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Archives for January, 2011


Violence and Despair in ‘Winter’s Bone’ (2010)

Ree Dolly, heroine of Debra Granik's bleak and moving 'Winter's Bone' (2010), lives at the end of the road, without a car or truck, on the bottom rung of a world where cooking methamphetamine offers one of the few means to earn money and in which even the values of kin and clan have begun to decay.

Personal survival, often ruthless in execution, represents the most universal "value," if we can give it that name, redeemed...
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‘The Social Network’ (2010) and the Power of Narcissistic Injury

In the opening scene of David Fincher's 'The Social Network' (2010) Mark Zuckerberg's girlfriend Erika scathingly dumps him after he insults and belittles her.  Not only does she cut him loose, she does so in an intelligent and clever way, playing upon his insecurities in order to wound as deeply as possible.

A close look at this scene, Mark's insecurities and the results of Erika's rejection of him offers some...
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Family Dynamics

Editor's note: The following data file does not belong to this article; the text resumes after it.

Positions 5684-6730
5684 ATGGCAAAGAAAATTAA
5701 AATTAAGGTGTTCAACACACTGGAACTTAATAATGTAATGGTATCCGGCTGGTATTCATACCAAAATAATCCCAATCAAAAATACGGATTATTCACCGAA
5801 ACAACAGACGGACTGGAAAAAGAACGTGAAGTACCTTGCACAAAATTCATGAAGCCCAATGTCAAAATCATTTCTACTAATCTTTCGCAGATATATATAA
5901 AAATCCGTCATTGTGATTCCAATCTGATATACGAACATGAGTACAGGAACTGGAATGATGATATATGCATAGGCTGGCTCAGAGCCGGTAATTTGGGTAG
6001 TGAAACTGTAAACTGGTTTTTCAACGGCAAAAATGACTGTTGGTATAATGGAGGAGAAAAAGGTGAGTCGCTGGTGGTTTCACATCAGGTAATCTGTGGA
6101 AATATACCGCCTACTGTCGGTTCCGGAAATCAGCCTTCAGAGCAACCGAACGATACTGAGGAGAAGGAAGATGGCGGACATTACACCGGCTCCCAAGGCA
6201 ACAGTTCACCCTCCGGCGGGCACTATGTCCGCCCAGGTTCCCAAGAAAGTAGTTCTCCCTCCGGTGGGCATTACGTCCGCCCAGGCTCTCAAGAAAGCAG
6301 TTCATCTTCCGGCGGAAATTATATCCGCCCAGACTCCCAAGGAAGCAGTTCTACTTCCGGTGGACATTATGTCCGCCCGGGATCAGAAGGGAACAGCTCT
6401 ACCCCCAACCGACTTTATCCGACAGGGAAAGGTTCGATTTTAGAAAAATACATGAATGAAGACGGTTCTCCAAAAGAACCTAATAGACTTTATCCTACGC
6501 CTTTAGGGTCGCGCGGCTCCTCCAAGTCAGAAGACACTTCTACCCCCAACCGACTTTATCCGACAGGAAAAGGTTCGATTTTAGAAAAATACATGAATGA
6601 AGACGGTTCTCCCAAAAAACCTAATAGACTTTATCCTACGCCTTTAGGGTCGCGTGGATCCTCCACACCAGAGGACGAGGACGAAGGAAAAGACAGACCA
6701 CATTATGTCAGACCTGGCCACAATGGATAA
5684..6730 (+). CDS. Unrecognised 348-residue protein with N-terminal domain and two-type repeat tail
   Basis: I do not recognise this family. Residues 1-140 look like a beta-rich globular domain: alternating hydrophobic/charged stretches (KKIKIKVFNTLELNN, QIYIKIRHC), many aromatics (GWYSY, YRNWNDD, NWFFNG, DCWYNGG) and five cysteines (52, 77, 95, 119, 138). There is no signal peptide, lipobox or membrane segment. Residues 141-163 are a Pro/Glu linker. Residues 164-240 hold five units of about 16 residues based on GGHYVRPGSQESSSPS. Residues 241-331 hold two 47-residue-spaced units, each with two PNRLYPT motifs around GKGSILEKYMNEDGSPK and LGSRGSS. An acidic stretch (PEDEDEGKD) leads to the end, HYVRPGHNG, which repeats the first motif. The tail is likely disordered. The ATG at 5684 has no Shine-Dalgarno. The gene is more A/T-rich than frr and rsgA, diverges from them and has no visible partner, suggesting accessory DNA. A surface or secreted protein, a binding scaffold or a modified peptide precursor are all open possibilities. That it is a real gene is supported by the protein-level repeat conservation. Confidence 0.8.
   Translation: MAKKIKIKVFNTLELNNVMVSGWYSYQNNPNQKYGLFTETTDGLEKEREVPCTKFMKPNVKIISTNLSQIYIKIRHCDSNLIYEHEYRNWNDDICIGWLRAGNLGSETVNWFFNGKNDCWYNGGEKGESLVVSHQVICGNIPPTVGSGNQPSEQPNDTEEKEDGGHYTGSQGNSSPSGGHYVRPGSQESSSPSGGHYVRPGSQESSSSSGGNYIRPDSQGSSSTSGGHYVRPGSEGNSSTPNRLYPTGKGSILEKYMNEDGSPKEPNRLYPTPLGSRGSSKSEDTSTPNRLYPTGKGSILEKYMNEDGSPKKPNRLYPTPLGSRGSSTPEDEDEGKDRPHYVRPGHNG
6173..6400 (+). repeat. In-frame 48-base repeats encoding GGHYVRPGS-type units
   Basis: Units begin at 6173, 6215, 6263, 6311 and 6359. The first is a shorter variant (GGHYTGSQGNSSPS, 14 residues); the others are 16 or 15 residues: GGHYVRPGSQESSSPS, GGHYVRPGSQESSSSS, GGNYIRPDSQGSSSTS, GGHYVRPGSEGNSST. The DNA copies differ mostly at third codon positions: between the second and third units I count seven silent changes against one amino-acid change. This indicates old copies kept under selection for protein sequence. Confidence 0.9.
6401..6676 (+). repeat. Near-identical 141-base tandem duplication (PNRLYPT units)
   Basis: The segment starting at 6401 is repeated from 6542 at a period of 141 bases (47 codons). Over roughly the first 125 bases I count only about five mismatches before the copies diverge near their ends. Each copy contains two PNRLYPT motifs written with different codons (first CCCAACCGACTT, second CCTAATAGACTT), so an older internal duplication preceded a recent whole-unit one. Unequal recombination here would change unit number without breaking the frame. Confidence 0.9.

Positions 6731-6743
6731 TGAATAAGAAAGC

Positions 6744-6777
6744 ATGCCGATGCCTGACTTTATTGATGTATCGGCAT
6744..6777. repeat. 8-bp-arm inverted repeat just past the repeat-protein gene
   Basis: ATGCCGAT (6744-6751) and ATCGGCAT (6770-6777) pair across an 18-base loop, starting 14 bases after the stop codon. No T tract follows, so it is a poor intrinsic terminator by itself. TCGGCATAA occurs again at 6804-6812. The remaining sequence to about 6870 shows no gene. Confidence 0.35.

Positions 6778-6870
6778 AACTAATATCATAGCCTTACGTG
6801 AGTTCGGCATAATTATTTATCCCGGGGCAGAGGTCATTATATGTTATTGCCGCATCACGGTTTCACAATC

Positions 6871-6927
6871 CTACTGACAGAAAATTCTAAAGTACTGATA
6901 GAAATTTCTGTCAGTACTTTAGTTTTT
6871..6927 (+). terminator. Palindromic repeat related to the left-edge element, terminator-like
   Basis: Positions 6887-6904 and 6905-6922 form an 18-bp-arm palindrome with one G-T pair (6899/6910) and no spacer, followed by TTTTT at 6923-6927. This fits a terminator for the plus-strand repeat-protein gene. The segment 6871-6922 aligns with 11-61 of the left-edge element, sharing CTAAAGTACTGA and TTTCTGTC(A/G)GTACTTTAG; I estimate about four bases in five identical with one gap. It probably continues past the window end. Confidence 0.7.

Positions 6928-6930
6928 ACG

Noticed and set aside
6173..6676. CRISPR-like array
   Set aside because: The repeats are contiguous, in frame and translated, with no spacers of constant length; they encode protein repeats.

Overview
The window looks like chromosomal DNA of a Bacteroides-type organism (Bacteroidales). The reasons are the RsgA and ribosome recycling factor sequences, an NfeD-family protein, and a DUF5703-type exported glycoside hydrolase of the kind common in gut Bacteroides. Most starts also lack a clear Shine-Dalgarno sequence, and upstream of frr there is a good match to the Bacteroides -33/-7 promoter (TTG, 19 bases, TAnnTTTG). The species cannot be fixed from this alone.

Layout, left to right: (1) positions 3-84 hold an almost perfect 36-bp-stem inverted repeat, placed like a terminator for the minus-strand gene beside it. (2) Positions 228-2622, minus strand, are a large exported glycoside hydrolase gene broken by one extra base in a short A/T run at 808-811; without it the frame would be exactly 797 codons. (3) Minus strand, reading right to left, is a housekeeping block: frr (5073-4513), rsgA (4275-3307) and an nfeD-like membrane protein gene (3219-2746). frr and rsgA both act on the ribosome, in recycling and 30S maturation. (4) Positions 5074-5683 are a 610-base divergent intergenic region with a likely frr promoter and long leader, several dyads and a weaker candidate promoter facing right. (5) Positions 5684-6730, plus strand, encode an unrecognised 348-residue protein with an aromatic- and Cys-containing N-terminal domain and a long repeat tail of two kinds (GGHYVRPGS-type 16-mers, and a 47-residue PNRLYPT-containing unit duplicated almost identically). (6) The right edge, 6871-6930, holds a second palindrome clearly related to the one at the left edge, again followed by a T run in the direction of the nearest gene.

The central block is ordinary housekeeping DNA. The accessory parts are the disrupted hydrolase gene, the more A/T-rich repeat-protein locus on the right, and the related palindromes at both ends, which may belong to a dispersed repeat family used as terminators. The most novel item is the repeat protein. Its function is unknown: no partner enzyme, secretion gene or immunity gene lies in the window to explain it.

Enmeshed Family Dynamics in ‘The Fighter’ (2010)

If you're searching for a vivid cinematic portrayal of enmeshed and dysfunctional family dynamics, look no further than David O. Russell's The Fighter (2010), with Mark Wahlberg, Christian Bale, Amy Adams and Melissa Leo in a knock-out performance as Alice, matriarch of a large Irish-American clan.

Early in the movie, we meet the entire family at a bar in Lowell, Massachusetts.  In addition to the two brothers, Dickie and Micky, there's a large number of...
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‘The Fighter’ (2010) and Hereditary Narcissism

In The Wrestler, Darren Aronofsky gave us a protagonist so addicted to the narcissistic feed of public adoration that he destroyed relationships with both his estranged daughter and new girlfriend, eventually putting his own life at risk to get his fix.  Now in The Fighter, David O. Russell shows us a dysfunctional family mired in pathological narcissism, with mother Alice and favorite son Dicky ruthless in their pursuit of attention and admiration.

A passel of obedient,...
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‘Avatar’ and Your Ideal Self

At the opening of the movie Avatar, Jake Sully has suffered a severe spinal chord injury that leaves him a paraplegic. No longer able to perform as a combat marine, and because the military won't pay for an operation to restore the use of his legs -- that is, to return him to his former self -- Jake volunteers for a specialized military mission to the planet Pandora.

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